Thursday 9 July 2009

Varying encounters with the over-80s

14st 12lb, 6.0 units. It comes to something when you find yourself really enjoying sitting in a car showroom, drinking instant coffee while waiting for a new air intake to be fitted to your vehicle following a “safety recall”. But the resulting hour of peace and quiet reading the newspapers this morning struck me as positively blissful.

Today’s Northumberland Gazette induced a strong sense of déjà-vu, since for the second time in less than a month its front page was devoted to the death of a local 17-year-old in a horrific car crash. As always, the victim was the very best of his generation. Encouraging on one level, since the impossibility of writing anything comparably nice about me should guarantee that I die peacefully in my bed when I am about 110. On the other hand, while there could be no doubting the sincerity of his friends’ many tributes, I was distinctly discouraged by their illiteracy. Even making allowance for the fact that many of them were written in “textspeak”, I do think they should have grasped by their age that the first person singular is “I” not “a”. Memo to self: ensure that The Baby never has to rely on an Alnwick state school for his education. That distant rumble was probably not the ugly wind turbines on the nearby DEFRA building, as I had assumed, but my mother (a proud product of the now abolished Duchess’s Grammar School for Girls) revolving in her grave.

After doing some shopping, I was able to make only a flying visit home for lunch, for which Mrs H kindly made me a quick sandwich. Here I made the curious discovery, after knowing her for more than a year, that my wife only butters one of the two slices of bread involved in making a sandwich. How very odd.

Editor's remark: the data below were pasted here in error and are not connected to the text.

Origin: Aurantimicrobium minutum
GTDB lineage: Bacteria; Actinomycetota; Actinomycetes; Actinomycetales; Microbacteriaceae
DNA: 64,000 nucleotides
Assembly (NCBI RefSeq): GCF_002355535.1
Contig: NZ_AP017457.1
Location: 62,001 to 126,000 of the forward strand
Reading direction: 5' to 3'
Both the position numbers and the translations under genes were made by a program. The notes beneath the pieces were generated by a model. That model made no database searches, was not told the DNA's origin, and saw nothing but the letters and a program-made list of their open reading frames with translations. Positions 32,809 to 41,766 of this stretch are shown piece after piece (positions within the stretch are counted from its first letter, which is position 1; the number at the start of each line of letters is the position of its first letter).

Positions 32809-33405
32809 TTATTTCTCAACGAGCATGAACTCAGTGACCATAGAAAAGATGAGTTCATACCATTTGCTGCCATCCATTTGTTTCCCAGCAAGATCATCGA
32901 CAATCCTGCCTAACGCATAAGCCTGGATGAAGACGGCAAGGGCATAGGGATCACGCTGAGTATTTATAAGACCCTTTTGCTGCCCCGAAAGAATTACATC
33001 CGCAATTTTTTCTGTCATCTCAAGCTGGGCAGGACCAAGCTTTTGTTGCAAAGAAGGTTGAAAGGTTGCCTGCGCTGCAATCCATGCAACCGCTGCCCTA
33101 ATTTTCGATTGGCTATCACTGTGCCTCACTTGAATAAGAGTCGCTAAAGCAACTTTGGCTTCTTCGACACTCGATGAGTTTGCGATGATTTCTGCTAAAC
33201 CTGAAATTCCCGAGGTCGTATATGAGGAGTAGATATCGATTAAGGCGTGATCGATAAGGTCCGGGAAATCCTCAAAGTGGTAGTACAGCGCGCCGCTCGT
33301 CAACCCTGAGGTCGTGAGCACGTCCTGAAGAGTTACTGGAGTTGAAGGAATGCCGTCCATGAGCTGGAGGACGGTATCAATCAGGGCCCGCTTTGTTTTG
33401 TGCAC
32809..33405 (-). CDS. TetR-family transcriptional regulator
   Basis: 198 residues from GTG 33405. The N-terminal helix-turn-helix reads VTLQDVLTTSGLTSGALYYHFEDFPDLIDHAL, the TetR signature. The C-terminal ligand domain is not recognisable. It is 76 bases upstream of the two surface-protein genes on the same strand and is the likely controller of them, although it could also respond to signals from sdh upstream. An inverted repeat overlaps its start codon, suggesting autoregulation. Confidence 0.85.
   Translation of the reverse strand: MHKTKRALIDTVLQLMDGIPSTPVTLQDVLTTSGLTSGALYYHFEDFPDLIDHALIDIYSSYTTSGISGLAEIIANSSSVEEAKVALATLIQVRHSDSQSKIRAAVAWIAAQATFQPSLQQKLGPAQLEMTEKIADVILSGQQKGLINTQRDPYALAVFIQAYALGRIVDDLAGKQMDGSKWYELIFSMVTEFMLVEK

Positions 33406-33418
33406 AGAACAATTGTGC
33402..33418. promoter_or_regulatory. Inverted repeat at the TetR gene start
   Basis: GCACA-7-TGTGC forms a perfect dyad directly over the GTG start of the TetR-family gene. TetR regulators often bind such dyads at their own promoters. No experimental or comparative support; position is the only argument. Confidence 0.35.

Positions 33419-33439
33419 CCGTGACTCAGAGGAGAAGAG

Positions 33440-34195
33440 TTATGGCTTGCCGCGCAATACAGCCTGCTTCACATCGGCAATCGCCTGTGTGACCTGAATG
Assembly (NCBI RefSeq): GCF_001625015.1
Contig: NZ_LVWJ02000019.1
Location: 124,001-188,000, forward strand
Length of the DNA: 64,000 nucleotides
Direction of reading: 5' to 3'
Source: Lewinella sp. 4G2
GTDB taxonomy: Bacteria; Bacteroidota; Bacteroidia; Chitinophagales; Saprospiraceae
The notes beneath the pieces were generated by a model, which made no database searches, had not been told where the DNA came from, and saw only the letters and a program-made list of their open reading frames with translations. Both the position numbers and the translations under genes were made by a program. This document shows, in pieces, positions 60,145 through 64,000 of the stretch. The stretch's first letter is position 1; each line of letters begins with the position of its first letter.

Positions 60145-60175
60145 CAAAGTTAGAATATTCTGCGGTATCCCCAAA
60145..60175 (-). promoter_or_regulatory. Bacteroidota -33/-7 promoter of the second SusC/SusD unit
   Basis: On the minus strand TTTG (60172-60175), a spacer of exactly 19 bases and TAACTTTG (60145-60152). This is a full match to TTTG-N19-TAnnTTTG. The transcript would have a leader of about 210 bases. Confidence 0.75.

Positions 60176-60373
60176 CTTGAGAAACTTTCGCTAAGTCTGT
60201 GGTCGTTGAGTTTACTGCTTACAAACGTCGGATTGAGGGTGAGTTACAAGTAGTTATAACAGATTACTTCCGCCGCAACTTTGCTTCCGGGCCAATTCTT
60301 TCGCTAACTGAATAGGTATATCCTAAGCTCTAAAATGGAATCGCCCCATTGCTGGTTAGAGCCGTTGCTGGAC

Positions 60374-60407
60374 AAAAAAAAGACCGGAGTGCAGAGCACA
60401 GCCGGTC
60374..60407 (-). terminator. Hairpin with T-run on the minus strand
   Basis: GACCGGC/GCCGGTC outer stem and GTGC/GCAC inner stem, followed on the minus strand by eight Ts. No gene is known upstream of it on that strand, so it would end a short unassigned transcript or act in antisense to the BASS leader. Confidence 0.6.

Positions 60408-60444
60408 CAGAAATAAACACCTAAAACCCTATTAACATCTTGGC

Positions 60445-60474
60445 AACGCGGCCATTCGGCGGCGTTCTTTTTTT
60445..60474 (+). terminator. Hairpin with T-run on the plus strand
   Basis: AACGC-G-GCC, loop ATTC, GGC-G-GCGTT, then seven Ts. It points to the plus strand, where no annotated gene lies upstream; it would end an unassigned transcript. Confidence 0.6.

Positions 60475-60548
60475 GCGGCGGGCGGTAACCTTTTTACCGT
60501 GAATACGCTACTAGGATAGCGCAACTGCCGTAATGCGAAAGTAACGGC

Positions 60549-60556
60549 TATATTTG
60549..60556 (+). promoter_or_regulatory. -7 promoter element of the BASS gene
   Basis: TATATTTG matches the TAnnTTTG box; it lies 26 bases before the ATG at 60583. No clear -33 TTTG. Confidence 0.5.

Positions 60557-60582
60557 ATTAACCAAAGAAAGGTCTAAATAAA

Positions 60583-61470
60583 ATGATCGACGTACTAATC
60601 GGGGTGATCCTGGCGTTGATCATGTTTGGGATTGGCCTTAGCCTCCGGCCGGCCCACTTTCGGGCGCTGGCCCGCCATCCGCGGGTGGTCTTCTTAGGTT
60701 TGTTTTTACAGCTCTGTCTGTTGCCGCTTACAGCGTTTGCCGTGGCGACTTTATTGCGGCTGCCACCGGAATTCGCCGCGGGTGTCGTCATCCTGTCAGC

This afternoon I drove to Gosforth for a haircut. I knew that my 84-year-old aunt had an appointment in the same salon before mine, as I had been volunteered to give her a lift home afterwards, she being temporarily unable to drive her own car. I arrived, most uncharacteristically, a few minutes early, and was surprised to find her sitting in the reception area, resting her injured ankle on a chair. I then put my foot in it quite spectacularly by asking whether she was on her way in or out; apparently I was supposed to be able to tell that she had just had her hair beautifully styled. Memo to self (albeit a bit late in the day): must learn tact.

When I finally returned home we took The Baby to introduce him to my octogenarian neighbours, who duly pronounced him a “smasher” and crossed his little palm with silver (even though they are most definitely not gypsies). This is just the sort of reaction calculated to gladden the heart of parents everywhere, and an altogether more successful experience than my encounter with my similarly aged aunt.

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